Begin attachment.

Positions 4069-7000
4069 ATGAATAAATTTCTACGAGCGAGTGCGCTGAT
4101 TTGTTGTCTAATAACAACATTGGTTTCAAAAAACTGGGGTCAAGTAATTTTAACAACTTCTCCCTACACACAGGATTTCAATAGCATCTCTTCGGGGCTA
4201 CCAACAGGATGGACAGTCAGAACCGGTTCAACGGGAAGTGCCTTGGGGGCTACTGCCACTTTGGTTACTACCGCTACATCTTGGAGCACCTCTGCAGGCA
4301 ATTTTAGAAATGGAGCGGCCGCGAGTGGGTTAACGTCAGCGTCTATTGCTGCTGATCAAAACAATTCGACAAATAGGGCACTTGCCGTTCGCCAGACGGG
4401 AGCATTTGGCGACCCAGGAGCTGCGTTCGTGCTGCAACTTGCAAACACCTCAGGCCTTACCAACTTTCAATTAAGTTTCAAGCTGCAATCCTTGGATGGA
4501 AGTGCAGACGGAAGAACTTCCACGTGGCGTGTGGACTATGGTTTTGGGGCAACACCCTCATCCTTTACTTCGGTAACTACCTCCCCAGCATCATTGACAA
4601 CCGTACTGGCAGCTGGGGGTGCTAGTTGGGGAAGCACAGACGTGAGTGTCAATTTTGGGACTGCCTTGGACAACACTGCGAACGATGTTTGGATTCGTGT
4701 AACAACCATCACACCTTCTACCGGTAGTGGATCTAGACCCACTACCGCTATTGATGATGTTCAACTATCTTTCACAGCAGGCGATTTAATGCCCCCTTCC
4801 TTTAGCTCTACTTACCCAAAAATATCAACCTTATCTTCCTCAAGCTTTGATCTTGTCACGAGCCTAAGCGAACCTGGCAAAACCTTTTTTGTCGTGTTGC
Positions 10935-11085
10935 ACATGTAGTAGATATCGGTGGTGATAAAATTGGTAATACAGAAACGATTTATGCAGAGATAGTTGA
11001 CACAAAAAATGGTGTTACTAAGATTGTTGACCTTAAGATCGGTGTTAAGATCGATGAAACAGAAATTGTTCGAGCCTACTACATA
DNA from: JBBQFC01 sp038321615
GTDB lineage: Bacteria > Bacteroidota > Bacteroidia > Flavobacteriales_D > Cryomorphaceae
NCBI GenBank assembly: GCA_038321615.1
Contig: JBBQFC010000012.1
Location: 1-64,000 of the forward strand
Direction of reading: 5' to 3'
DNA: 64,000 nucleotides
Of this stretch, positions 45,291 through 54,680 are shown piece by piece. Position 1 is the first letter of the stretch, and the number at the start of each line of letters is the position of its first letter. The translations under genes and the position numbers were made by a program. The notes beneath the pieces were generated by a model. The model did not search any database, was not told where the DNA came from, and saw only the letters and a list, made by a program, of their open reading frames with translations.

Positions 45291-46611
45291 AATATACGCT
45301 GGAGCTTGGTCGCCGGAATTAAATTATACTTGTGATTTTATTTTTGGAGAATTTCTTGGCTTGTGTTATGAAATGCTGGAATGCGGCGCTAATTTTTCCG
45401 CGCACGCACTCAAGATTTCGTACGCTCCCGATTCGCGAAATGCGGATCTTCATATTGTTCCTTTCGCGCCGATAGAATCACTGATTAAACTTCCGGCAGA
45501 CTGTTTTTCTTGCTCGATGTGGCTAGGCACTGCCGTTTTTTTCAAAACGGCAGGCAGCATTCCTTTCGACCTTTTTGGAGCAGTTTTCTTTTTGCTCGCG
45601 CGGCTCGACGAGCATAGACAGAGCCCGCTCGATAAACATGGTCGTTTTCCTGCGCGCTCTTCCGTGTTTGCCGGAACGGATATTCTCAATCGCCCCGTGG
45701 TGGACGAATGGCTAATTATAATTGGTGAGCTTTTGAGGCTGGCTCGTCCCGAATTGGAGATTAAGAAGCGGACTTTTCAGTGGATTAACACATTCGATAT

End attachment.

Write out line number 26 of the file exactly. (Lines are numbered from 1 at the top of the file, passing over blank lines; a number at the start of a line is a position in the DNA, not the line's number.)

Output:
45501 CTGTTTTTCTTGCTCGATGTGGCTAGGCACTGCCGTTTTTTTCAAAACGGCAGGCAGCATTCCTTTCGACCTTTTTGGAGCAGTTTTCTTTTTGCTCGCG